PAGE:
Jamaica: Woman, man turned away from police station during curfew hours

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Jamaica: Woman, man turned away from police station during curfew hours
In the past week, there have been at least two incidents where the victims of crimes were reportedly turned away after showing up at a police station during curfew hours.

(JAMAICA GLEANER) – The Jamaica Constabulary Force (JCF) is insisting that there are no restrictions on the hours citizens may turn up at police stations to file complaints.

In the past week, there have been at least two incidents where the victims of crimes were reportedly turned away after showing up at a police station during curfew hours.

Two weeks ago when Christine Donaldson fled from her abuser’s house to the Constant Spring Police Station, the last thing she expected to hear was that she could be arrested for breaking the nightly curfew orders.

Donaldson said after being badly beaten up by her boyfriend on October 28, she decided to go to the Constant Spring Police Station some time between midnight and 1 a.m, since it was nearest to where he lives.

She said, at first it appeared that no one was at the police station as the door was closed, but after some time, a policeman eventually opened the door.

“He put his head out and said, ‘Miss, you don’t know you are not supposed to be on the road because it is after curfew’,” Donaldson said the policeman told her.

The woman said she told the cop that she was there to make a report because she had just been beaten up.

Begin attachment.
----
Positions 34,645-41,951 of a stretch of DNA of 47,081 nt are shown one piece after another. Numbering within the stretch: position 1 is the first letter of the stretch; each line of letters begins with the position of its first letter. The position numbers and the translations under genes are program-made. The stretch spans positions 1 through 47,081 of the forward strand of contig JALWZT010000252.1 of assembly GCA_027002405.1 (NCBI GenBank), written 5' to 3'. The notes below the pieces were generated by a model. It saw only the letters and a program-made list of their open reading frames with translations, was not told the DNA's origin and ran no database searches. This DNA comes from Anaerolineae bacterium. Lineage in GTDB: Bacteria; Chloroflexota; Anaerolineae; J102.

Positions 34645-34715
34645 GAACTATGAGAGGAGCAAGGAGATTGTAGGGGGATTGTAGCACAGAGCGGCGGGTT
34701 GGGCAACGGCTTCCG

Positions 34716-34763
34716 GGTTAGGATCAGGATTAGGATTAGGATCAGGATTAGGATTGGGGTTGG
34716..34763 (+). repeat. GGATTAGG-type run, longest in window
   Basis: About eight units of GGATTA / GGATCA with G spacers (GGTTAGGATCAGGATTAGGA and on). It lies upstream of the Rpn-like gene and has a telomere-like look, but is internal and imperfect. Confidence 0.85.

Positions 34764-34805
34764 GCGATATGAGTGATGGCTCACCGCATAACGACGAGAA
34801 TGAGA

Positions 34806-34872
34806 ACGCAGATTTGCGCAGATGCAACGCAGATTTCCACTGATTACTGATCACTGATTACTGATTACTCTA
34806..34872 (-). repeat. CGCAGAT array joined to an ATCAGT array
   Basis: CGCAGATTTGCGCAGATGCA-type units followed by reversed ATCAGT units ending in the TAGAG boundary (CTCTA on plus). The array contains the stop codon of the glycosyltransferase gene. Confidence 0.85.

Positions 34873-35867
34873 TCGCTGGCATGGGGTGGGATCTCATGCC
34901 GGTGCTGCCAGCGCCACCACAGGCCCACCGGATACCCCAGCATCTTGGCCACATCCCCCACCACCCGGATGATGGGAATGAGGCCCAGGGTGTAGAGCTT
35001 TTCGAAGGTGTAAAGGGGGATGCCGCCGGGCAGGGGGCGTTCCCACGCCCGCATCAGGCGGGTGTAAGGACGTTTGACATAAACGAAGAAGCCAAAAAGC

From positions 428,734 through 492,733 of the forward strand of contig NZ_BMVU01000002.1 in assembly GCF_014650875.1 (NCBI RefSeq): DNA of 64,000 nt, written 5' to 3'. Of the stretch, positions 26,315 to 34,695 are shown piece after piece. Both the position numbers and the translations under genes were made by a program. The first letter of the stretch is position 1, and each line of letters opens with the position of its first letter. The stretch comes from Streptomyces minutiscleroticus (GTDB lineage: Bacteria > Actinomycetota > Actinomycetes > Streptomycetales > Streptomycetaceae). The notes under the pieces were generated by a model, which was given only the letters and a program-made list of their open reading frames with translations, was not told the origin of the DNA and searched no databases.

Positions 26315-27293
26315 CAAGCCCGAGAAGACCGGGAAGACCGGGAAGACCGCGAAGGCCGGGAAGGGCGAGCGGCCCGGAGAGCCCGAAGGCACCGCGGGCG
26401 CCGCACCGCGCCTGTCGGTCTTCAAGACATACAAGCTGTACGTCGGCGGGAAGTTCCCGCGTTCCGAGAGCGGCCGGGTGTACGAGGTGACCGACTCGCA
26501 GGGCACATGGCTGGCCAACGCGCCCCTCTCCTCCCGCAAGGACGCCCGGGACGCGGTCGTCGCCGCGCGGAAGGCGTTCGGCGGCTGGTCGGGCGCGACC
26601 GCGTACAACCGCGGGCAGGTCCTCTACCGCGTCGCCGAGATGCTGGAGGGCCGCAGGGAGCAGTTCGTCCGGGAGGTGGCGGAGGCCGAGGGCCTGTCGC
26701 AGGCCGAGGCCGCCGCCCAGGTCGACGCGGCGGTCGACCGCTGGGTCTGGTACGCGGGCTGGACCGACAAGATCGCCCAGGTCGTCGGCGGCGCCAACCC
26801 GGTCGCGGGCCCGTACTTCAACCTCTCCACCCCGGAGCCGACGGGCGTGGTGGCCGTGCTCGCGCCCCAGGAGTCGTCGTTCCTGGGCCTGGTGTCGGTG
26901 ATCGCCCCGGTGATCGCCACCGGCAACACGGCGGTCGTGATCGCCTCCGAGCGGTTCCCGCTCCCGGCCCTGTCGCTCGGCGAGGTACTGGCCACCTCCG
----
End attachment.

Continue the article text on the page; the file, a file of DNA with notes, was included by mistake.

But Donaldson said the officer, who later identified himself as ‘Sergeant Tucker’ told her that he couldn’t take the report since the curfew was in effect.

The government has implemented a 9 p.m to 5 am daily curfew in a bid to curtail the spread of COVID-19.

“Sergeant Tucker said that he had to arrest me because I should know the law that I should not be on the road,” Donaldson said.

The woman said after showing him her bruises, he told her to go home and call 119 and to come back in the morning when the curfew is lifted.

Donaldson said she went home and called 119 and was told by the operator and then a corporal that she was free to go to the police station at any hour.

Even so, they instructed her to revisit the police station when the curfew was lifted.

Donaldson said she did so shortly before 6 a.m. and this time round, she saw a different policeman who took her report and told her that there was no restrictions on visits to police stations.

Donaldson said Tucker who was still on duty then intervened and defended his position.

“Sergeant Tucker said, ‘Look here, the law said you are not supposed to be on the road in the night’,” she recounted.

Donaldson’s complaint about the action of the policeman is similar to one by web developer and graphic artist Jermaine Byfield, who uses the Twitter handle @wabamonsta.

On the weekend, he posted: “So they broke into my car in Hope Pastures. Contacted the police. They came to the scene and ask me to go to the Maltilda’s Corner (Police) to report it. Reach Matilda’s Corner exactly 9:05 pm Sat. 7th of November. Officer Morgan refuses to help.”

Byfield said he was told that he cannot physically report a crime after 9 p.m. because of the curfew.

But JCF spokesperson Dennis Brooks is maintaining that there is no cut-off point for police stations.

“Police stations are accessible 24 hours per day, so there is no time that you should go to a police station and be told that there is a curfew and they can’t assist you,” he told The Gleaner.

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